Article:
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Judicial corruption undermining rule of law worldwide: report

[JURIST] Judicial corruption is hurting the rule of law around the world, according to an annual report on the problem released Thursday by Transparency International (TI) [advocacy website]. TI's Global Corruption Report 2007 [PDF text; press release] found judicial corruption to be particularly prevalent in the former Soviet republics in eastern and central Europe, and central Asia. In Moscow alone, the report found that 70 percent felt that it was useless to use the judicial system because the "unofficial costs," such as bribes, were too high. TI also found that only eight percent of the people in newly independent states used the judicial system. In contrast, 23 percent of North Americans and 19 percent of people residing in the European Union have used the judicial system.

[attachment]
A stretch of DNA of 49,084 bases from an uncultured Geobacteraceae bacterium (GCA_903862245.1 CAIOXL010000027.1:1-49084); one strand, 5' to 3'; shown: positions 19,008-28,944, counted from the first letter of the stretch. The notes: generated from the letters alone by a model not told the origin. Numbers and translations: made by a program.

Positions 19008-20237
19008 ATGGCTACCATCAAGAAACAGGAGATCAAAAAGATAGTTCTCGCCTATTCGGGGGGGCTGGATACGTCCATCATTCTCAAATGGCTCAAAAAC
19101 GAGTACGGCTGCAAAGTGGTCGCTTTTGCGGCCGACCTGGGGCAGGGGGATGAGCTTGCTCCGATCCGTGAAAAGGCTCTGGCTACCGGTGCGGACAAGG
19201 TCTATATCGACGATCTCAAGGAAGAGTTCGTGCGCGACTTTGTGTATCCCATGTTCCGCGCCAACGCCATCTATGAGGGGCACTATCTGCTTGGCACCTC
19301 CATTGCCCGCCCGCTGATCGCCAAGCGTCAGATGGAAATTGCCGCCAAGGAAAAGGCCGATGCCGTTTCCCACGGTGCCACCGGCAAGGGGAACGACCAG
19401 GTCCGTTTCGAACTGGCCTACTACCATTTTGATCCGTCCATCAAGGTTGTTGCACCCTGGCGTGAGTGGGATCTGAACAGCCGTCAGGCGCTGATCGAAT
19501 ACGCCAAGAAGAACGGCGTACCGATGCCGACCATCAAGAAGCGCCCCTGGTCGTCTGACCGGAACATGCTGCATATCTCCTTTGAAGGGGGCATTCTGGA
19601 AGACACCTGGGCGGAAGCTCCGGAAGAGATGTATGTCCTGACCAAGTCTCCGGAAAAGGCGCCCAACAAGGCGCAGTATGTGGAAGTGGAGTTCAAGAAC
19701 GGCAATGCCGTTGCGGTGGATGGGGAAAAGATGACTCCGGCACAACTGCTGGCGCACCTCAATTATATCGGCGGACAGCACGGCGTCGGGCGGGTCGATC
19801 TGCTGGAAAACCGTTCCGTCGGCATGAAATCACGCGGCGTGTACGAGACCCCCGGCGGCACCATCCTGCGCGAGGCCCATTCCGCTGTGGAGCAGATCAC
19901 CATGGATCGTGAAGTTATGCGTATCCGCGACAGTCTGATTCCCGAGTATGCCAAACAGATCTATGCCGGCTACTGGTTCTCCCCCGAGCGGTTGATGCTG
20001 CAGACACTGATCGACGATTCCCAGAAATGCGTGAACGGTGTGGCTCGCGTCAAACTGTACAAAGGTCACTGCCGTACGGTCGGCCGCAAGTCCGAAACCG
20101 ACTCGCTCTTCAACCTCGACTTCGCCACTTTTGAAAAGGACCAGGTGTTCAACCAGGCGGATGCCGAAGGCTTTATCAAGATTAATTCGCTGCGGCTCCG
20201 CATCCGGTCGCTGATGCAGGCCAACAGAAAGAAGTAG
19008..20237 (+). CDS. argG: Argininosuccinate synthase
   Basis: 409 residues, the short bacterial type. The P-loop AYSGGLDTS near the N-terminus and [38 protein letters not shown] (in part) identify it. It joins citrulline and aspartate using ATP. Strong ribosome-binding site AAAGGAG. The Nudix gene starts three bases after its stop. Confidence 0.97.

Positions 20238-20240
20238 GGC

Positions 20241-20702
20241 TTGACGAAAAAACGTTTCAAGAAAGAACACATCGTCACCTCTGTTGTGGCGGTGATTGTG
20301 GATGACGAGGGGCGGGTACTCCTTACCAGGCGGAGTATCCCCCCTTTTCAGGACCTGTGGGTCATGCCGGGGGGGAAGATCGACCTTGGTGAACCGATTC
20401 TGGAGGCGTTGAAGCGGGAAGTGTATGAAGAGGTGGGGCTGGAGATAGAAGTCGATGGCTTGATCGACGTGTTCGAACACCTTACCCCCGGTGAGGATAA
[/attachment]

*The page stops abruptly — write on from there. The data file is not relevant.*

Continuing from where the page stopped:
The study also cited the erosion of judicial independence in a variety of countries, including the United States. The US was criticized for holding judicial election campaigns sponsored by private funding, which the report says will inevitably affect judicial independence. TI recommends governments use independent, transparent, and merit-based judicial appointment bodies to select judges, who should be protected from executive and legislative interference once appointed. RFE/RL has more.

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